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How to design a floor

Most people know that black isn’t a real colour, even if it is the favourite ‘colour’ for many designers. What is less well-known is that there isn’t a standard colour white, either. This is due to varying daylight around the world. In northern countries, light is cool and white takes a crisp hue. The further south you go, the warmer the light gets, and the softer white will look.

This is one of many factors that come into consideration when designers work internationally. Tamar Gaylord makes flooring collections all over the world for Forbo. In this article she shares her knowledge of flooring with us, and takes a look at several important factors in floor design.

In general, neutral colours are the most popular. That means it is of high importance to find the best ones. For her collections, Tamar finds for the neutrals – grey, brown, and so on – which allow for some flexibility. A carefully selection of neutrals can then be used in a wide range of interiors.

Even within Europe, light varies dramatically. Scandinavia has cool light, while in Italy the light is warmer. So the same colour grey will appear differently in daylight.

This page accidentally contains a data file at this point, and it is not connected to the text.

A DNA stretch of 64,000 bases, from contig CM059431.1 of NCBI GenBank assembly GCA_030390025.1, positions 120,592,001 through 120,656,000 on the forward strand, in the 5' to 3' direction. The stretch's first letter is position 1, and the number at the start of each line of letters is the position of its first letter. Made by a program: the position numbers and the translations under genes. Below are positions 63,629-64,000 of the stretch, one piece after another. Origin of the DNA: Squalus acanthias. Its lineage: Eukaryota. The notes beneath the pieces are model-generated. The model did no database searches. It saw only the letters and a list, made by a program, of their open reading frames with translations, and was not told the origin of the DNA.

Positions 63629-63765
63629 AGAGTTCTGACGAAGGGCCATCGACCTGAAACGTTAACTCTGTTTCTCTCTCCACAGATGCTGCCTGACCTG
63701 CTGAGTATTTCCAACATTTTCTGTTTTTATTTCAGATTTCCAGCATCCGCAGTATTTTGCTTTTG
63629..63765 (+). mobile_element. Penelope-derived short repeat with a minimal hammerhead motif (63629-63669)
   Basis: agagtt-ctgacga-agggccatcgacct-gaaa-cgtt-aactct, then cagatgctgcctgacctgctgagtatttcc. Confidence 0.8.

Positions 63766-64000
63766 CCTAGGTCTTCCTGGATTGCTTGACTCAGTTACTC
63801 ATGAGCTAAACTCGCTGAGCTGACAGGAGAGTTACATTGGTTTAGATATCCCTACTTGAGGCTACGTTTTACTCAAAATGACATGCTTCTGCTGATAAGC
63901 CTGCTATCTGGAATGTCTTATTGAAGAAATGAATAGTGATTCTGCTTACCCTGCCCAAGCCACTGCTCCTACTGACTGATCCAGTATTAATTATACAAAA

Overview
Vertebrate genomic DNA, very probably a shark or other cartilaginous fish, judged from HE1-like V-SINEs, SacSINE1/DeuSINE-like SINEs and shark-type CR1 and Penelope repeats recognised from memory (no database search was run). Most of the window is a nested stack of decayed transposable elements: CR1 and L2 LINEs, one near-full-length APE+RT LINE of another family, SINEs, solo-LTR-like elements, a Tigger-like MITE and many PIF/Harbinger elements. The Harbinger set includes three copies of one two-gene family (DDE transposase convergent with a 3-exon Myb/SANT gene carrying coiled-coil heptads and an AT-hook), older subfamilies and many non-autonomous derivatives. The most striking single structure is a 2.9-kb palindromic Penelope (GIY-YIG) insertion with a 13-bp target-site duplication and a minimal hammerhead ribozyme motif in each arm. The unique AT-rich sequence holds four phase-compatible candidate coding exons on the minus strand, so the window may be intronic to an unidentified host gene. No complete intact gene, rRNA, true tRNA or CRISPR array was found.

Flooring is the basis for any interior, and must combine with any number of products. The trick is to find a neutral colour such as taupe, a warm grey, that doesn’t dominate the space it’s in too much. It should sit ‘quietly’ and be in support of furniture and other objects.

This means the context is also important. Most natural materials come in a richness of shades, which make them an easy companion to many materials. If a neutral colour draws too much attention to itself, it can need alteration.

Besides this aspect, the character of a material comes into play when deciding on its colour. A paint chip transposed into a material does not necessarily suit that material. Linoleum, for instance, has a basic ochre hue, a result of its ingredients: linseed oil, tree resin and wood flour. Printed vinyl, on the other hand tends to have a blue look, and a milky quality in the protective top layer which affects the depth and richness of possible colours – even black.

Increasingly, the term ‘timeless’ is used to describe design, whether it is architecture, interiors or even a flooring material. Current markets demand subtle neutrals with only a hint of colour to them. These hues need to last at least 20 years.

Over the years, there has been a global shift towards cool greys, and recently the focus has been on warmer, green-grey colours. In particular, natural greys, such as limestone or slate, have a very solid feel and are popular. At the other end of the spectrum, airy and light colours are used, with whites as clean and crisp as can be.


This article appeared in an edited version here.

Images via Forbo and creative commons.